7

I purchased the following crown race removal tool: http://www.birzman.com/products_2.php?uID=2&cID=24&Key=106

It has a flat side and a side with 45 degree chamfered edge. I suppose the idea is that tightening the tool, the chamfer pushes the crown race away from the steerer tube bottom.

There are also holes for threaded rod that I suppose could be used as an additional force to remove the crown race by pulling the tool away from the fork crown.

My question is: in which way should the tool be used? (The tool was not supplied with instructions). Should the flat side point upwards towards the crown race and the 45 degree chamfer point downwards towards the fork crown? Or the other way around?

My intuition is that the flat side should be placed towards the crown race and the chamfer towards the fork crown, but I'd like to be certain.

7

Here is a picture of instructions for a tool similar to yours.

enter image description here

This picture shows putting a screwdriver in the holes to drive out the crown race.
Since yours are threaded I'd put a bolt in each hole and hammer on that. Not a fan of hammering screwdrivers.

Here's another similar tool close up to indicate orientation.
enter image description here

2
  • Thanks, seems to be the exact opposite of what I imagined! I would have used it exactly the wrong way around. I bought some threaded rod, so when using the tool I'd much rather put a piece of wood on top of where the steerer tube ends, drill a couple of holes for the threaded rod in the wood, and use the threaded rod to gradually pull away the crown race. I'm not a fan of hammers, if something can be accomplished with a screw thread and a hammer I'll use the screw thread.
    – juhist
    Aug 11 '21 at 17:16
  • Instead of the inadequate screw-driver I'd rather use a punch as a better suited tool.
    – Carel
    Aug 12 '21 at 11:56
1

Here are posted instructions from a review of a similar tool:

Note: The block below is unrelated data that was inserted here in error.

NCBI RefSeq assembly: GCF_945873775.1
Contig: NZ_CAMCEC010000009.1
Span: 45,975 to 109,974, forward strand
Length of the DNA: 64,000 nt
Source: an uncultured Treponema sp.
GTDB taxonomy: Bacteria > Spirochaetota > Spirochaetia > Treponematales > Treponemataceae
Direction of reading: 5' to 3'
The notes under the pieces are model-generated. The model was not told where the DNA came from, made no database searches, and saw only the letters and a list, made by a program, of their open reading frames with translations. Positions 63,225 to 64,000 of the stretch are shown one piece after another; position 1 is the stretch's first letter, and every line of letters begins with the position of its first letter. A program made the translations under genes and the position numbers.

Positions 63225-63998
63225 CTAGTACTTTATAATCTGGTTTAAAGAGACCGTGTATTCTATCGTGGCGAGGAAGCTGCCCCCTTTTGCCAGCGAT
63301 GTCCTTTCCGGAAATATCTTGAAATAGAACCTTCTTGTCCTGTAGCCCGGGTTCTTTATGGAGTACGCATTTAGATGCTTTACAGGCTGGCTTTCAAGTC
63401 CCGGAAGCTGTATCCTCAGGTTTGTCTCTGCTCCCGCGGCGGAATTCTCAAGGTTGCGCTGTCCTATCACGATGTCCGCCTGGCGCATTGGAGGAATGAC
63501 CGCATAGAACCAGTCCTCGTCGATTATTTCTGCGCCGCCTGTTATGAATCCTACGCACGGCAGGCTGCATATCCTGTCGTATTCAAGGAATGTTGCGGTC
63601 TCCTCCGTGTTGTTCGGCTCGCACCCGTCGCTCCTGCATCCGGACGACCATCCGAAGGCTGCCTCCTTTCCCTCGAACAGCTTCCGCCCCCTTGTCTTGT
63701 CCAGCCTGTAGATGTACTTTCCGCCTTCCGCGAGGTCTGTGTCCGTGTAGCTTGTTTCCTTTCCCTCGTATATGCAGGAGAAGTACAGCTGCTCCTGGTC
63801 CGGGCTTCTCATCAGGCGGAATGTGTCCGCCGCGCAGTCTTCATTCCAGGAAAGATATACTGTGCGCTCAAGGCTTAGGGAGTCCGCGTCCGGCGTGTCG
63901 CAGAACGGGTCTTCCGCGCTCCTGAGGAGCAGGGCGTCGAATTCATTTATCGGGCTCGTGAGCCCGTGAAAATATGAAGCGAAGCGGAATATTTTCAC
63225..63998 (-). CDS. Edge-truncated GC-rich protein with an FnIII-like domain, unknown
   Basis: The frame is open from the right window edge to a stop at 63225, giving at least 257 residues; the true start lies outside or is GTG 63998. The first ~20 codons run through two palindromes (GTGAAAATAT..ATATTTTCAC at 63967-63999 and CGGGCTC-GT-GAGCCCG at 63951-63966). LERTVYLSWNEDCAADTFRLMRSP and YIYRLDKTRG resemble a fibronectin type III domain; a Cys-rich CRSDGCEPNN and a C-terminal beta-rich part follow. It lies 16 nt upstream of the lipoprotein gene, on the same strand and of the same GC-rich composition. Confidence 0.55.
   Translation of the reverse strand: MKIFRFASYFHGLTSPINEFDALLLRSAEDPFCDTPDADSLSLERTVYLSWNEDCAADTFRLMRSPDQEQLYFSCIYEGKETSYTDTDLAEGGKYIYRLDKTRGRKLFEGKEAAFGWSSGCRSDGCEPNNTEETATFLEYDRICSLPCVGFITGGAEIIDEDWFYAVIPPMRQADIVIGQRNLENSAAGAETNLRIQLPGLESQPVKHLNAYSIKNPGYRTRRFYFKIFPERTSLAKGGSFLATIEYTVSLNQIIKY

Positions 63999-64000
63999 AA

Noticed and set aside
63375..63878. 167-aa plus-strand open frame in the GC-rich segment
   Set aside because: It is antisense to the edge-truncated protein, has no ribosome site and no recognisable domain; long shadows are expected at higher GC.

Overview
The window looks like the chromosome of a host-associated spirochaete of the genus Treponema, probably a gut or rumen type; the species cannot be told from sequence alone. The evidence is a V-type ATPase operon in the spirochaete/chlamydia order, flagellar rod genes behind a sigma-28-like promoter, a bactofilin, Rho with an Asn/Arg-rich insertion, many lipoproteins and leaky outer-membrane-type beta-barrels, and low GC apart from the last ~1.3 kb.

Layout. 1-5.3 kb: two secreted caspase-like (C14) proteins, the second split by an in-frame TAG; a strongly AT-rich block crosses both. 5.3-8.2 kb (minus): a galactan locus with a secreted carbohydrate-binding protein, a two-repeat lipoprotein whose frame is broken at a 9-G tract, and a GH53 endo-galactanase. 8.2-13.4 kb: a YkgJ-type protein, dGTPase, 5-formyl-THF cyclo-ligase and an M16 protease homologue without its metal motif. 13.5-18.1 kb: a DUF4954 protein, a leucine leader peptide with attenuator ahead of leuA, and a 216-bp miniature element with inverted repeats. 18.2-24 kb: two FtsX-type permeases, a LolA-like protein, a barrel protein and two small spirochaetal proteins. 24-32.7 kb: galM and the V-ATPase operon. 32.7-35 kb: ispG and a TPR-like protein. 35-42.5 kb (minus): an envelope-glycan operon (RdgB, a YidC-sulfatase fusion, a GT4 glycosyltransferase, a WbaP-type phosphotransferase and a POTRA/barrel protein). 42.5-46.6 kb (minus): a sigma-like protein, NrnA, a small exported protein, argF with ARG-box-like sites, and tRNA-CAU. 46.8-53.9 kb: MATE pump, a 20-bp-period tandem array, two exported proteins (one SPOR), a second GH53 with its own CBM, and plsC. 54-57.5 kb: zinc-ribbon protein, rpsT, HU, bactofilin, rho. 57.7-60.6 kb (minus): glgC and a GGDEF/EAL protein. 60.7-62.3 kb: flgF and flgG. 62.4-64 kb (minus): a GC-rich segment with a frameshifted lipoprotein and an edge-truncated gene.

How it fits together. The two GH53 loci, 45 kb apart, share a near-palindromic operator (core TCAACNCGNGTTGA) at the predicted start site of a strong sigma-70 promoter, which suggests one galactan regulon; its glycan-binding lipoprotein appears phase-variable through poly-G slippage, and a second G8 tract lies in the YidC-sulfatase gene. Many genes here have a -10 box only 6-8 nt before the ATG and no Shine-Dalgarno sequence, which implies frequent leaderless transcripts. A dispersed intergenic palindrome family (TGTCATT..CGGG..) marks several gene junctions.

The key to using this is not to overdo it. Just tighten the tool slowly and evenly enough to get the edges under the crown race then turn the fork around and tap the tool as shown in the video. Tighten the tool a little more and again turn upside down and tap a little more. Little by little and the crown race just pops off when upside down tapping. Do not try to tighten the tool all the way to pop the crown race in one shot. Oh and lubricate the crown race and tool with grease prior to using.

Another commenter reports marginal results:

One year and four attempts at using this tool: time for an update. I recently pulled an FSA steel crown race - that had been installed only 4 months – from an aluminum steerer. The bike was used solely on an indoor trainer, so the installation was super clean and I wanted to sell the almost-new fork. I liberally used Teflon lubricant and worked extremely slowly. This tool still produced small gouges in the aluminum crown. I don't know if this is due to the Ice Toolz design or due to the nature of this style of race remover. I've included images of the scratches left in an almost new suspension fork.

This is a home-shop or infrequent use tool that produces marginal results. I will continue to use this tool for low end repairs. But for high end forks (particularly carbon), I will pay to have a local shop remove the fork race using a Park CRP-2.

enter image description here

2
  • I suspect the scratching could be avoided by putting a threaded rod through the two holes and using the threaded rod to pull the crown race away. My understanding is that the scratching happens due to hammering on the tool instead of gently pulling it upwards using the threaded rods.
    – juhist
    Aug 12 '21 at 9:01
  • 1
    @juhist There are a lot of forks and races in the world now that when combined offer zero overhang of the crown race. Situations like this are the reason why tools like this one have become mainstream, compared to the many decades where a traditional U-shaped one was all that was needed. It's hard to absolutely avoid some marking/scarring of the fork crown with any of the types that start by wedging themselves in, just by nature of how what they're doing is ramming a hardened steel blade against an aluminum fork. Aug 12 '21 at 17:22

Your Answer

By clicking “Post Your Answer”, you agree to our terms of service, privacy policy and cookie policy

Not the answer you're looking for? Browse other questions tagged or ask your own question.